Hundreds of unclaimed RDP houses vandalised
The state is unable to trace the rightful beneficiaries to at least 385 low-cost homes. Instead of reassigning them, however, it has left the units vacant.
Some have been so badly vandalised, they are no longer habitable.
Provincial human settlements spokesman Lwandile Sicwetsha said 150 of the houses were in Buffalo City Metro, 131 in Tsolwana, 79 in Elundini and 25 in the Aliwal North-based Maletswai municipality.
Sicwetsha said they had ordered the affected municipalities to de-register the missing beneficiaries.
There are thousands of people in the Eastern Cape who have been on the state’s housing waiting lists for decades.
Among them is Noxolo Malgas, 76, of Ginsberg, a grandmother of four.
Malgas shares her one-roomed house with her three children and four grandchildren.
She first registered her need for a house in 1996.
When BCM housing officials visited Ginsberg again in 2009, Malgas was reassured she still qualified and was on the list.
“My name has been on the list for 19 years now. We are beginning to lose hope,” said Malgas.
Sicwetsha said they suspected more cases of unclaimed houses would be identified in other municipalities.
To avoid further de-registrations, the department would inform beneficiaries of the importance of telling the department of any changes in their applications.
He said any unoccupied houses due to missing beneficiaries would be reassigned after June “so that other qualifying beneficiaries can be allocated the unoccupied houses”.
Another headache facing the state is illegal occupation of some RDP houses.
BCM mayor, Alfred Mtsi, announced on Wednesday that Reeston, where the metro had built more than 2000 RDP houses in 10 years, was one of the hot spots for illegal occupation.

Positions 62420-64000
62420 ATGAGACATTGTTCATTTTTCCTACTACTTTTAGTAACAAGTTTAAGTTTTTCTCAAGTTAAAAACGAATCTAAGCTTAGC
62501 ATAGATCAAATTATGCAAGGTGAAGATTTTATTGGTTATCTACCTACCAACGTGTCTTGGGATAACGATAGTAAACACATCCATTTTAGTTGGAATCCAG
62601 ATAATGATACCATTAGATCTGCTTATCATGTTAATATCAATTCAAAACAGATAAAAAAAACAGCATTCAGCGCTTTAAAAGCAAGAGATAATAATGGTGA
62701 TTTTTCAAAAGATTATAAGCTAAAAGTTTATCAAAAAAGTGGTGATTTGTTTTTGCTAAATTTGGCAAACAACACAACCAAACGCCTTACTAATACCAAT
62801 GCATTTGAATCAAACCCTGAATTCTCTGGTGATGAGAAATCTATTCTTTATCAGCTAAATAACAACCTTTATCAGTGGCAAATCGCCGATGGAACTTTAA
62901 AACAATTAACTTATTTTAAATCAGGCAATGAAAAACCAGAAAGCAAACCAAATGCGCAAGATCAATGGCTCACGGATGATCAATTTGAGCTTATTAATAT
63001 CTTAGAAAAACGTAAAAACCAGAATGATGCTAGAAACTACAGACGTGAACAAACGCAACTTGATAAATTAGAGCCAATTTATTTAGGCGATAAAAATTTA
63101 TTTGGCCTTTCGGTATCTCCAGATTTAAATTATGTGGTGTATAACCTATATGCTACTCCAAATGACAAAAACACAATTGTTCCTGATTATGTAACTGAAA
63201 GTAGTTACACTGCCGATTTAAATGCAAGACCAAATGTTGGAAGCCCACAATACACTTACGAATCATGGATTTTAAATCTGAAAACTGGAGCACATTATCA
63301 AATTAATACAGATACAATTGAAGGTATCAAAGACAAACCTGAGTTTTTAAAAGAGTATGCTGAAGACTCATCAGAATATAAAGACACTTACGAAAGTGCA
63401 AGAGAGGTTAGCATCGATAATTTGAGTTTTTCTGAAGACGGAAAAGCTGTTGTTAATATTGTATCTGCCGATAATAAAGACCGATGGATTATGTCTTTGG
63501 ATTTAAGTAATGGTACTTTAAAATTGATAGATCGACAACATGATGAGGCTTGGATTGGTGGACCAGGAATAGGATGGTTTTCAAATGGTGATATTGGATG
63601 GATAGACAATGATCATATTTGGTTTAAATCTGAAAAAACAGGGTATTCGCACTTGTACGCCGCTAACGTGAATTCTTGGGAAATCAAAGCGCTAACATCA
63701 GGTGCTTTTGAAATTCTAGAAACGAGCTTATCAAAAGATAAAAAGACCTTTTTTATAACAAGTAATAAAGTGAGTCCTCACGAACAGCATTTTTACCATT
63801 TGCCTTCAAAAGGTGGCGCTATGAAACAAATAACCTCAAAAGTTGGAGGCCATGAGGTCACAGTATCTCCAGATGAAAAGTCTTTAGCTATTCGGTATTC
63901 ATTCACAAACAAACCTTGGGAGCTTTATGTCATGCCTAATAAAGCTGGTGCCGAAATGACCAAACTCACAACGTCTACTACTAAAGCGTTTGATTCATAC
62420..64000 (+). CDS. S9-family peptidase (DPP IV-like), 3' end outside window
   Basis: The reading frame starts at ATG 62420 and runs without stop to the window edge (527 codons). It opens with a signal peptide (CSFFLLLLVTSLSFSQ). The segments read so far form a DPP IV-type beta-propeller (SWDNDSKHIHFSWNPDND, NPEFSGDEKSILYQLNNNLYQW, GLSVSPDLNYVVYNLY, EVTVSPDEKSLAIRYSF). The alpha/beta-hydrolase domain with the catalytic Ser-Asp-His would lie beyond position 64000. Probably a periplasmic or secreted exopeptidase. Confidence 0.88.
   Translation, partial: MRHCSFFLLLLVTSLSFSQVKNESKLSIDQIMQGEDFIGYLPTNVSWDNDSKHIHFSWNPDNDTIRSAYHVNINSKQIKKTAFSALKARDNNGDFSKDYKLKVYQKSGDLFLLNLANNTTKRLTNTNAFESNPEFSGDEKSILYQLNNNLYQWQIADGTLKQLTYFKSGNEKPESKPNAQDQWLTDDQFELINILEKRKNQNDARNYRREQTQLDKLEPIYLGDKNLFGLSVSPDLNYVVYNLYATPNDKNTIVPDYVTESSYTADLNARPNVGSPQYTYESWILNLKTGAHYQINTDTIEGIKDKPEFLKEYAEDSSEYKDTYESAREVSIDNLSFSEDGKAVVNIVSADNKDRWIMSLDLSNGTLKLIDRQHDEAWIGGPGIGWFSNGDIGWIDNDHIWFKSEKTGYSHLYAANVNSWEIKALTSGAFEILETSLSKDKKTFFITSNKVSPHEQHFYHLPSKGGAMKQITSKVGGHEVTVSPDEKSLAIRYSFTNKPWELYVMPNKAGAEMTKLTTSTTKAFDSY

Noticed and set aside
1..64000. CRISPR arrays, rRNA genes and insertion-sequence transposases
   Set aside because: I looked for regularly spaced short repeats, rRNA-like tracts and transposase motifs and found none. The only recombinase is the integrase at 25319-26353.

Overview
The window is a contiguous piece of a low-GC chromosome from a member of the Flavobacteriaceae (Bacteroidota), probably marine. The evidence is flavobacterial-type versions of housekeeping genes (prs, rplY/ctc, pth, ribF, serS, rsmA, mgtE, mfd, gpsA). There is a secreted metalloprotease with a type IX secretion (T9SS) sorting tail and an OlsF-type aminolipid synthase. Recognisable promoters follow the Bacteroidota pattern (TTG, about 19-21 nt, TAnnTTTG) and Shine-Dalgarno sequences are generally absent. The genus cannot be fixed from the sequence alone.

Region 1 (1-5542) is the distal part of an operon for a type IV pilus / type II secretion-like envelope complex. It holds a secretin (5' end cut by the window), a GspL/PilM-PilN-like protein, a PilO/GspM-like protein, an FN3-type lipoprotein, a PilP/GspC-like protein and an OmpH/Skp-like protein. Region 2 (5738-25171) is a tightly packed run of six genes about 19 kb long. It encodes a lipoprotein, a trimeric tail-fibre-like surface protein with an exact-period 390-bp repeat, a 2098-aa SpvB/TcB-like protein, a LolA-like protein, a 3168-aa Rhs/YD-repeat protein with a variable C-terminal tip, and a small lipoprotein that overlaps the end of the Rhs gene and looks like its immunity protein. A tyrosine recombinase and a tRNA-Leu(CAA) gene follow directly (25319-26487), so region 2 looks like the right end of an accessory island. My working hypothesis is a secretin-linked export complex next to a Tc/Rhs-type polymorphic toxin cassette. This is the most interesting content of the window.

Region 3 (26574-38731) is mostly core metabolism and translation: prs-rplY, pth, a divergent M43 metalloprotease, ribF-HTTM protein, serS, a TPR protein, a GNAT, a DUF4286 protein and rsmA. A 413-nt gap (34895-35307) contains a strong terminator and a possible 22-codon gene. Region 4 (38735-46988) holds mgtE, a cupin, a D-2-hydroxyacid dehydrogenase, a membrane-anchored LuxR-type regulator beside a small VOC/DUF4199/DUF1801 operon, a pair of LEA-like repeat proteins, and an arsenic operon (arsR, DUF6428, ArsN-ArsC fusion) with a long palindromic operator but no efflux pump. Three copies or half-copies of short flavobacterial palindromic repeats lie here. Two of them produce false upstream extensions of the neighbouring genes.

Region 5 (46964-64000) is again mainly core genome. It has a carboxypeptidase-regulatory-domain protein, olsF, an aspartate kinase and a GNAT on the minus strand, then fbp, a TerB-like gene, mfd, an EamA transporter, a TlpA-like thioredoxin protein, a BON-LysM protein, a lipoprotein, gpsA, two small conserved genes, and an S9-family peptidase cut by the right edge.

Mtsi said they were left with no choice but to do an audit by visiting each house to verify that the correct beneficiaries occupied the house.
“We are not going to allow any illegal occupation and the cases that erupt in Reeston must stop.
“Beneficiaries are not going to be denied the opportunity of occupying their houses.
“We need to go door to door to check if the people in those houses are the rightful owners and remove all those who occupied houses illegally,” said Mtsi.
Sicwetsha said the problem of houses not being occupied by the original beneficiaries “was very big and widespread, not only across the province, but nationally as well”.
He said his department had even launched the “Beneficiary Correct Occupation” programme to verify that houses were occupied by the rightful owners.
Sicwetsha said they had established that the list of beneficiaries they received initially from municipalities had changed now that the houses were ready for occupation.
He blamed some councillors for doctoring the lists.
He said in some cases, local councillors were to blame for the mix-up, as some councillors allocated people to houses although they were not eligible to receive one. — email@example.comfirstname.lastname@example.org